Research Projects

The use of mobile text messaging to increase participation in canine rabies vaccination campaigns (completed)

Dates: 1st December, 2017 to 31st March, 2018
PI: Sayantan Ghosal (Economics, Adam Smith Business School); Co-Is: Katie Hampson and Tiziana Lembo (Institute of Biodiversity, Animal Health and Comparative Medicine); Project Collaborators: Ifakara Health Institute, Tanzania,
Joel Changalucha

ProjectFunder: Scottish Funding Council, Grand Challenges Research Framework Small Fund, £45,283

Rabid domestic dog bites cause the most human rabies deaths in low and middle income countries. If you were to vaccinate 70% of dogs it would be effective in eliminating rabies. Campaigns are underway in Tanzania, but not all achieve their required vaccination target due to insufficient community participation. Two approaches that may increase participation are text messaging and mobilisation by religious leaders.

With almost 97% of households owning mobile phones, the low cost of text messages has the potential to be a cost-effective way of providing information about rabies risk to make it more salient to participants.

Religious leaders have a powerful influence on communities, and can help define and deliver messages about the need to vaccinate dogs collectively. Our proposed activities will expand our local networks in Tanzania by identifying the most relevant community members whose involvement will lead to the required vaccination coverage. We will generate critical baseline data to target large-scale external funding to rigorously test these two interventions. Similar collective action problems arise in a number of other public health initiatives. Our empirical findings and theoretical analysis will contribute to the design of prevention programmes which maximise and sustain participation more broadly.

We will conduct:

  • Workshops in 36 villages to identify community members whose involvement will lead to increased participation. The workshops together with household questionnaires will determine socio-economic factors, local knowledge and experience with rabies, perceived barriers to participation in vaccination campaigns, and perceptions about and potential impediments to the interventions proposed.
  • Focus groups, involving representative community members in a subset of villages to obtain an in-depth understanding of the perspective and attitude towards rabies and rabies vaccination campaigns. Participants will also contribute to the design of messages for mobile phone texting.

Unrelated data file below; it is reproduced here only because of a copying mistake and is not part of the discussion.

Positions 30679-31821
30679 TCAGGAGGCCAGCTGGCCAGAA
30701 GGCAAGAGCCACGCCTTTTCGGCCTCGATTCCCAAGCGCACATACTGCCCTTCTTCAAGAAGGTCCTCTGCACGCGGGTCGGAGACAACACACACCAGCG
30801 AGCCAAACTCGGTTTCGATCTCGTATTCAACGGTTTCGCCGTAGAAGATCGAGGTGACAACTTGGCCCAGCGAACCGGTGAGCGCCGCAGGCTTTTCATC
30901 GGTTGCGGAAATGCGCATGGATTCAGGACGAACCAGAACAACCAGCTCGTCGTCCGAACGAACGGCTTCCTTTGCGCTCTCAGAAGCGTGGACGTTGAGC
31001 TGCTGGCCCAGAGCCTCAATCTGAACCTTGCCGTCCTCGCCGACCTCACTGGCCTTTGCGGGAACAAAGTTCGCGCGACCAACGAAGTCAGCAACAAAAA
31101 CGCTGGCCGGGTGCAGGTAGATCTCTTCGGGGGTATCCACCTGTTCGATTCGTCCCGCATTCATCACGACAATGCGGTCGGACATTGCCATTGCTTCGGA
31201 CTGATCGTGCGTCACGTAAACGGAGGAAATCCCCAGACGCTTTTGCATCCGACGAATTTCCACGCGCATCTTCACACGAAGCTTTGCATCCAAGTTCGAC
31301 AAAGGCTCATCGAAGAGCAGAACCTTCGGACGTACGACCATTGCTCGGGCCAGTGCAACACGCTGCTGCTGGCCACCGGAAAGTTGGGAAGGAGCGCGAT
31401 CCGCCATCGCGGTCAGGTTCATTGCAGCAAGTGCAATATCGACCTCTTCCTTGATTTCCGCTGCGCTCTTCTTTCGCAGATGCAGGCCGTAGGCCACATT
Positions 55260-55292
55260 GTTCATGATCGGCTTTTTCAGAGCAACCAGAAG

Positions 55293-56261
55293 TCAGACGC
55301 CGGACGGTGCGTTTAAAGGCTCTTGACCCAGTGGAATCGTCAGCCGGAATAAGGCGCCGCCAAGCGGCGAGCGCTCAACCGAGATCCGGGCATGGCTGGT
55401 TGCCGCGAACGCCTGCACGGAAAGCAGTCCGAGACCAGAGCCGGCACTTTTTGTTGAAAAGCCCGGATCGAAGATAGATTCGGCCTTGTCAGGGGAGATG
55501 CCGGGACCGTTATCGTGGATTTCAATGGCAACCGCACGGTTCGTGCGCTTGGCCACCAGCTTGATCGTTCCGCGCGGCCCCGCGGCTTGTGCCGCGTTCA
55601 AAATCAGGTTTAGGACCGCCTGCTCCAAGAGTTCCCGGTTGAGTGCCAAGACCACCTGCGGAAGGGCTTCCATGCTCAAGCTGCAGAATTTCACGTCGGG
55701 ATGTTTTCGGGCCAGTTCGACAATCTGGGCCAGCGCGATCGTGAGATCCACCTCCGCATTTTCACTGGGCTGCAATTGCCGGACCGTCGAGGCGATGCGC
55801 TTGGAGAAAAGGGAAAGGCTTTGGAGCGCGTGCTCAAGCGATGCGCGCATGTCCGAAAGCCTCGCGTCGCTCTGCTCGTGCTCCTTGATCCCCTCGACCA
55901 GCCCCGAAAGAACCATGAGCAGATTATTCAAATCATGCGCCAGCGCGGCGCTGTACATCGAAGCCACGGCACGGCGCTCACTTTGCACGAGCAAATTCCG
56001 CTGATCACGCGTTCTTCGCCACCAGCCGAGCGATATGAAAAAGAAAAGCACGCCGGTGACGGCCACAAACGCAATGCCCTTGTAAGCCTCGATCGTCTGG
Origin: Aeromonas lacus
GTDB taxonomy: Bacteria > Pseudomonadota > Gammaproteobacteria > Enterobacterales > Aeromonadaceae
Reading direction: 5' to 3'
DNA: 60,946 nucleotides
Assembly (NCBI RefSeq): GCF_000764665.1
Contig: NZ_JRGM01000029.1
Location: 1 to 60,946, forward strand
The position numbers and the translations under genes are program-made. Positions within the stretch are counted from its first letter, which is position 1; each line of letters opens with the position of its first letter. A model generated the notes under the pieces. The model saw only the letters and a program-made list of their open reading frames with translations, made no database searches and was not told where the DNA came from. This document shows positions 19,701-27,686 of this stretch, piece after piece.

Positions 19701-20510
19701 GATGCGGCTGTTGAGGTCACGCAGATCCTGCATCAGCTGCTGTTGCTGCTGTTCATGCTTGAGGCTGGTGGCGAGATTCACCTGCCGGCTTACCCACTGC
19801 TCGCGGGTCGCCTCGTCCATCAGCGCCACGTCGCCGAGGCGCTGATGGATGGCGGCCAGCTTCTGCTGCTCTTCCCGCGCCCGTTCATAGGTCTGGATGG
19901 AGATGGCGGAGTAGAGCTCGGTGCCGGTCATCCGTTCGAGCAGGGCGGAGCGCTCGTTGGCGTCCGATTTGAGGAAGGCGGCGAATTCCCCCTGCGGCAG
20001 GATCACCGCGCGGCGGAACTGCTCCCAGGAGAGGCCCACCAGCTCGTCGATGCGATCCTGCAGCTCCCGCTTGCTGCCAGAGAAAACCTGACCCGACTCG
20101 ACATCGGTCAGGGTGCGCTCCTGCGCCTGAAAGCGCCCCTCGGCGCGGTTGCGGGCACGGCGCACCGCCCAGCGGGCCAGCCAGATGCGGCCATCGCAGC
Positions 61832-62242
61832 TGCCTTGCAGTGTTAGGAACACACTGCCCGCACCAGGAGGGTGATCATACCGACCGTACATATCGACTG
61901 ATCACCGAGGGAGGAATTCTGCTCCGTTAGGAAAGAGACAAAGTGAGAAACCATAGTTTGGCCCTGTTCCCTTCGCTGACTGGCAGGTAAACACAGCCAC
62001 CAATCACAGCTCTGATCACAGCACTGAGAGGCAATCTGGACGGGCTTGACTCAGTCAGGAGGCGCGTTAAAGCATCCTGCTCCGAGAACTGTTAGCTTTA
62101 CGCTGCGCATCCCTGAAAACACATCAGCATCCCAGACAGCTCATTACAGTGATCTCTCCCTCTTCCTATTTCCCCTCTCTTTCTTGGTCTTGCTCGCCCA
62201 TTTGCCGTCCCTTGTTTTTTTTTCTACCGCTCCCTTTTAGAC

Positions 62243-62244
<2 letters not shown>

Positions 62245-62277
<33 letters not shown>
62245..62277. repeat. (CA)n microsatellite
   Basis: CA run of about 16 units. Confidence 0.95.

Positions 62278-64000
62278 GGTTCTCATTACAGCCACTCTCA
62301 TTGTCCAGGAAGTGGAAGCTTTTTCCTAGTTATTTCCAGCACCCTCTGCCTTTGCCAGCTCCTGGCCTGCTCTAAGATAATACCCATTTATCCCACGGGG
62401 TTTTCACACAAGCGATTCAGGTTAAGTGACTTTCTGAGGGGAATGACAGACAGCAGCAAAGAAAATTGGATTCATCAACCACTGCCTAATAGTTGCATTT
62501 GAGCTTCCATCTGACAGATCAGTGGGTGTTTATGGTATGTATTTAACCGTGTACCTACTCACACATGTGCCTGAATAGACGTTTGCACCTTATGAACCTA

• A pilot to create indicators for household and community level willingness to participate in a collective action problem. Participants will be given 10,000 Tanzanian Shillings (TZS) worth of phone credit and have the ability to choose to act non-cooperatively by keeping the credit, or cooperatively by returning it. The participants acting cooperatively will receive 20,000 TZS worth of phone credit.

The project will provide theoretical and empirical insight into a collective action problem in marginalised communities. It will focus on rabies in Tanzania because it is one of the six national priorities for global elimination. The project team will model and pilot interventions for increasing participation, hence vaccination coverage, during dog rabies vaccinations.
One of my PhD student, Putthi Cheat Lim, who is funded LKAS award is a named researcher on the grant.

It is expected this project will produce significant outputs and outcomes for the local communities involved and deliver tangible benefits to them. Firstly, it will provide information about rabies and rabies prevention, which will hopefully change their attitude and knowledge about rabies in a positive way.

Secondly, villages involved in the research will be provided with dog rabies vaccines during the vaccination campaigns. Thirdly, if successful, there will be an increase in vaccination coverage in villages involved in the research, which means community members will be at lower risk from rabies than before, therefore fewer human deaths from rabies are likely to occur.

This project also aims to create behavioural changes in the communities being studied. We expect it will increase awareness in the local communities about rabies and preventative measures, which include not only vaccination, but also for example, the importance of post exposure prophylaxis and wound cleaning after exposure. We expect this will lead to sustained active participation in vaccination campaigns by the community members.